Tonsai Bay & Railei West Beach 2.19.17

After 5 months of primarily solo decision-making and experiencing, I was unsure how I would adjust to traveling with partners. When Justin visited (and later Brittany and Parker) I quickly realized traveling with companions is as wonderful as traveling solo. The biggest difference between the two experiences was meeting people.

As a solo traveler, I make a conscious effort to meet people and make friends. Arriving in a new hostel I introduce myself to others, welcome people who arrive after me, smile a lot, and make conversation. I enjoy the energy output required to meet people and I have been rewarded wonderfully for my friendliness. Not only do I have great memories from fun adventures with new people, I have lifelong friends. I also know if I did not make an effort to meet others I would miss one of the highlights of travel – meeting many diverse new people. Plus, I imagine I would feel lonely.

As a part of a traveling duo (and later a trio), I instantly had companionship. I had a buddy for activities such as wandering the city, sitting on the beach, kayaking, hiking, making daily decisions, eating, and socializing. It was a surprise when I realized I did not have to exert energy to find a group or an individual to join me for an activity.

As is true in most contexts, each scenario has tradeoffs. In Thailand, I did not make many new friends. However, after months of making great friends fast and then separating just as quickly, it was a luxury to spend large amounts of time with a few people who already know me. While we did not know it when they planned vacations to Thailand to coincide with my travels, traveling with companions became a kind of vacation for me too.


We traveled from Bangkok to Krabi to begin our visit to the Andaman Coast of Thailand. A furniture company showrooms their products in the Bangkok airport. We took advantage of their comfortable loungers while we waited to board our flight.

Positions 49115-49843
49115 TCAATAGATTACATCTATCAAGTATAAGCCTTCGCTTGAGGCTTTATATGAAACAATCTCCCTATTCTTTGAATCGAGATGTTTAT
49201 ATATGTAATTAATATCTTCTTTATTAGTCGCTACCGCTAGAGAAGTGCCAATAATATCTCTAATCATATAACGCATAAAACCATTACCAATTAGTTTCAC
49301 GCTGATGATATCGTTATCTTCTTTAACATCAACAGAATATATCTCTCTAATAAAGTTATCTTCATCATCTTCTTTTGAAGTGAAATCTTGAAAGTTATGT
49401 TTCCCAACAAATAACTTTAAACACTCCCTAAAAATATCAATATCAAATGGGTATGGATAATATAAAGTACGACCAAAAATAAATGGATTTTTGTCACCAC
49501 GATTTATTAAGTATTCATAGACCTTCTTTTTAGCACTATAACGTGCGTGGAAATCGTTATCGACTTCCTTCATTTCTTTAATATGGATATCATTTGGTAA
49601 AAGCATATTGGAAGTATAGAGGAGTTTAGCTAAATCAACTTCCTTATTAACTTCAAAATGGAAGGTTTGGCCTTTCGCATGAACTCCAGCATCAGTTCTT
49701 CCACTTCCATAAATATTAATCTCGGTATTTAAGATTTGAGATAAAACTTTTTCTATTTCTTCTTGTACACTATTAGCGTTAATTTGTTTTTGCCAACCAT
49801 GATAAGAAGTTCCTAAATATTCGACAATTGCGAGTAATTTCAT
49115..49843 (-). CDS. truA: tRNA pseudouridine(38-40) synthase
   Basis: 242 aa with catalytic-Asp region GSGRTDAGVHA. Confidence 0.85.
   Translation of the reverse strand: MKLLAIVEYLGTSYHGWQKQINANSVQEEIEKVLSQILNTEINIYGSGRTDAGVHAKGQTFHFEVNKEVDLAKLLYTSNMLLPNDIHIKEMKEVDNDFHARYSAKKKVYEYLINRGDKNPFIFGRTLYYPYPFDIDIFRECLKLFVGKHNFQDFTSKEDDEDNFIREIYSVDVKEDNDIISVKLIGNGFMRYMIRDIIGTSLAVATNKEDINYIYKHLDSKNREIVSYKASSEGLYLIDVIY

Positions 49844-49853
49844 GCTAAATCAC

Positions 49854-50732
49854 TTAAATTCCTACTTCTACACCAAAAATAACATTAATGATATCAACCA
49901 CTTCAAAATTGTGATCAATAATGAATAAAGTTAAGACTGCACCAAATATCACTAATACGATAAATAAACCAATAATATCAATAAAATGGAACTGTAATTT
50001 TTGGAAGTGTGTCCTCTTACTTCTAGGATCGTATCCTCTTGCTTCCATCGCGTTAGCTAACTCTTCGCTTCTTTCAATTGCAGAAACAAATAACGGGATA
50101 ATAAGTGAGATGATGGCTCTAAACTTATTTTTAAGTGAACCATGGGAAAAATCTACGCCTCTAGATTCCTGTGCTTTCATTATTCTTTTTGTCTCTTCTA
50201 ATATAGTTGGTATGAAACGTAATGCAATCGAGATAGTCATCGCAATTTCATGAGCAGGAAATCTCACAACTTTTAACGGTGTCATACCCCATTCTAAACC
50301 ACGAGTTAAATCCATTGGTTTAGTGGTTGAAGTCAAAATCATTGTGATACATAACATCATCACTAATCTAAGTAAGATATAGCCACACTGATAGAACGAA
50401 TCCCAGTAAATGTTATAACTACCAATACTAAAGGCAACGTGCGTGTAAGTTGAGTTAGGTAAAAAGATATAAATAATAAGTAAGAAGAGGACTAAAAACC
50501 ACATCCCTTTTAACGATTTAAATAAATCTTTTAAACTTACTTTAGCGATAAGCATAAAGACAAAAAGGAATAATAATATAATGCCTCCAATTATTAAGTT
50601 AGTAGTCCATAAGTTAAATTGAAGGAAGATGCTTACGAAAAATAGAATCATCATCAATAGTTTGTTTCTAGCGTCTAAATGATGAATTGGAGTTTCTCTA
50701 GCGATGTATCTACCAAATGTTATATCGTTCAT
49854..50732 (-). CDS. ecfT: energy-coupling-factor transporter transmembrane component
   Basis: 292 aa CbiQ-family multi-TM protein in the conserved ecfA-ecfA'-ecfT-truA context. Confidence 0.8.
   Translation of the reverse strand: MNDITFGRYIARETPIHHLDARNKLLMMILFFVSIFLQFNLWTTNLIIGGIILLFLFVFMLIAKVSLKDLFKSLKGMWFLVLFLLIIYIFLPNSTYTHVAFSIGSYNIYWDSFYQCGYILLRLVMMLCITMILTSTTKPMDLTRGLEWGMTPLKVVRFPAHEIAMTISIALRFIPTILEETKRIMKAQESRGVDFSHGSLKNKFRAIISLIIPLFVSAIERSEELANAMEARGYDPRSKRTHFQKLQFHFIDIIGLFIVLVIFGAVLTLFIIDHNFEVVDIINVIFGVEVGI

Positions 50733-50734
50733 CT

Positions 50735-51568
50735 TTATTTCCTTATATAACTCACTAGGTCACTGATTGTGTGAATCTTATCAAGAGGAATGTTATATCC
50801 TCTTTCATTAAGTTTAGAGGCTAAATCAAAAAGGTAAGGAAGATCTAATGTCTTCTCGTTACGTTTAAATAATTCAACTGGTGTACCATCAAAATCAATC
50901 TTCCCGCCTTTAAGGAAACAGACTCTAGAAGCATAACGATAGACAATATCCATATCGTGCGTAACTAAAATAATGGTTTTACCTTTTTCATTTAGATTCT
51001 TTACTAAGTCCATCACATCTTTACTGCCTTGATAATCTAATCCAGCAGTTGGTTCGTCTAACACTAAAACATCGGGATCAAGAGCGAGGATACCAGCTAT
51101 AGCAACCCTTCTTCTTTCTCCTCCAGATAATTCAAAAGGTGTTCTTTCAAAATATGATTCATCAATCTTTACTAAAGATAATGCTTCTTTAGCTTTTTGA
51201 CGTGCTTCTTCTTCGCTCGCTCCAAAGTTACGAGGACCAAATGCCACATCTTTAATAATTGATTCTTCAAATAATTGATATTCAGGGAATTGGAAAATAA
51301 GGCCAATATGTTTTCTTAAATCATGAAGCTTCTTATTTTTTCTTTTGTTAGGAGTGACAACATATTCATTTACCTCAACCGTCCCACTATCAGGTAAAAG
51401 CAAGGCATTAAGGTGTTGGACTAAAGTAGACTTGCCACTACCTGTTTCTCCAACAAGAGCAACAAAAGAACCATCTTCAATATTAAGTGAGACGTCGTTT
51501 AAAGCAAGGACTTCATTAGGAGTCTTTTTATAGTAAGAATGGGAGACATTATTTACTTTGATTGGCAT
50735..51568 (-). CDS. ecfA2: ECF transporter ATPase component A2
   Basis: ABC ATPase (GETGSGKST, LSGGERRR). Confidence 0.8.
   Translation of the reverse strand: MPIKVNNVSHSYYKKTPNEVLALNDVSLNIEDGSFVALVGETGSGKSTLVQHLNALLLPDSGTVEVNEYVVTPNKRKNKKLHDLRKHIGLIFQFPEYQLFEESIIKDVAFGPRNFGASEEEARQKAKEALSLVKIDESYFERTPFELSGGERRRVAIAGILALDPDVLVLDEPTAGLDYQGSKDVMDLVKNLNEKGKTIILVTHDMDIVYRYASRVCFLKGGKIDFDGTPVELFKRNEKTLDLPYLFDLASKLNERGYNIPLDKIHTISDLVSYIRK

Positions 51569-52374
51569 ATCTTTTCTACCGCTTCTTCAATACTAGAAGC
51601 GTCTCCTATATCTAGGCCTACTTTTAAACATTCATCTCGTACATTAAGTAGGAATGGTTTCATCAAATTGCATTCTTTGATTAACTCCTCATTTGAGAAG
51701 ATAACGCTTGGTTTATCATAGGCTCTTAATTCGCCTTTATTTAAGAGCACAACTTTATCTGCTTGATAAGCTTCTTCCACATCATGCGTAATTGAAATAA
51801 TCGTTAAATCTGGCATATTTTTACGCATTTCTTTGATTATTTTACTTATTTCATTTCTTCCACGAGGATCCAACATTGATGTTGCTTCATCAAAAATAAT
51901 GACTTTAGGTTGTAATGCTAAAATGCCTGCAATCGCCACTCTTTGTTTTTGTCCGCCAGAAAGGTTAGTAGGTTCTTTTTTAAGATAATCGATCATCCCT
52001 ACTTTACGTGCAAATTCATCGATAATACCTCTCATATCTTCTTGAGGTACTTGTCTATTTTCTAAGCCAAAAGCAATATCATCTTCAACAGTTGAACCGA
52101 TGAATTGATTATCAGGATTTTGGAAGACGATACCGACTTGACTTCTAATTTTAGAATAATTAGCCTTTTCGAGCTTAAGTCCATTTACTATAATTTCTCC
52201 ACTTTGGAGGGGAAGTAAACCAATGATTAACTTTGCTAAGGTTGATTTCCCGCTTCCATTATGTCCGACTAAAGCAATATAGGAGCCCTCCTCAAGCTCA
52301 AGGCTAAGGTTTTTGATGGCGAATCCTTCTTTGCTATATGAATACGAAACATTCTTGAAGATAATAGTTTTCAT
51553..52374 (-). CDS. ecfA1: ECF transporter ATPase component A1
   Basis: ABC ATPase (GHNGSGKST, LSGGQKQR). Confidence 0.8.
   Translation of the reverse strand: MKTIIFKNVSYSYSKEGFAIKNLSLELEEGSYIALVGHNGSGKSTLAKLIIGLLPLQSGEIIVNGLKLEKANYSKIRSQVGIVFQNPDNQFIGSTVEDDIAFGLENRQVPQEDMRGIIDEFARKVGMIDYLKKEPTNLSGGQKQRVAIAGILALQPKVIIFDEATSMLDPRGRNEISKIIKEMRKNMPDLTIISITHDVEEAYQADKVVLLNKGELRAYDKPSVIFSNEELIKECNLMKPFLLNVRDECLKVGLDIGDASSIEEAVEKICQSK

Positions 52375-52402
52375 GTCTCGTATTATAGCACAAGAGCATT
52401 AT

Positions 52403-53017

From the Krabi airport, we boarded a bus to Krabi town. In town we met Ale from Australia. Together, we boarded a long tail boat for the 40-minute ride to Tonsai Bay. The blue/green water and karsts were our first views of the famed Thai beaches.
Justin and I rented a double kayak for a day of exploring. First we visited Phra Nang Beach. The sand and water here were gorgeous. The beach was busy with many groups on island hopping day trips. After Phra Nang we kayaked further and found a small patch of sand in a cove. We stopped in the cove to enjoy some solitude. After our day kayaking, Justin introduced me to this hilarious You Tube video of Max in a sinking kayak – he was worried this would be us!
We posed for photos on the beach at Phra Nang. A man dressed like Justin wanted photos with, “his twin.”
At Phra Nang beach there is a shrine honoring a princess killed at sea. Depending on which myth you read, it is believed she controls safe passage in the water and the fertility of the sea. Fisherman (and tourists we suspect) leave offerings at the shrine to request safe, successful fishing journeys.


Our hotel had a pool! I enjoyed night swimming and lap swimming. Justin was more playful – he jumped from the top pool into the lower pool.
The beach at Tonsai Bay becomes rocky when the tide is out.
Tonsai Bay is a popular rock climbing destination attracting climbers from around the world. We enjoyed watching people scale these massive cliffs. I imagine the views are spectacular.
The ambiance in Tonsai Bay is relaxed. People in this beach community enjoy slack-lining and twirling with fire. Pot and mushrooms, not to mention tobacco, were on the offer. Justin and I were highly amused with these surroundings that are so different from our usual (and preferred) environments.


Long tail boats lined up in Tonsai Bay ready to transport people to the mainland.
From Tonsai, we walked through intense jungle foliage for about 20 minutes to reach the Railei West Beach. This beach has great swimming water and gorgeous white sand. We spent two days lounging here.
Departing Tonsai Bay via long tail. At many of the beaches there are no docks. Passengers walk into the water and climb a small ladder to board the boat. The long tail boats depart when there are a minimum of 8 passengers. The morning of our departure we only waited a few minutes before the boat filled and departed.

3 Comments Add yours

  1. Laura Johnson says:

    Love the karst photos. The photo of Justin with his back to the camera, on the beach, with the beach and clouds, wow! And what is that green creature in the sand???

    Liked by 1 person

    1. The karats really are stunning. So glad you enjoyed them too. It’s amazing landscapes for sure. Justin and I were on the beach early when I snapped that photo. It was a perfect moment. I have to admit to a bit of enhancement on the colors though! That green bug visited me a few times while I was on the beach. I shoed it away with a leaf but it kept returning. I guess it wanted to be documented 🙂


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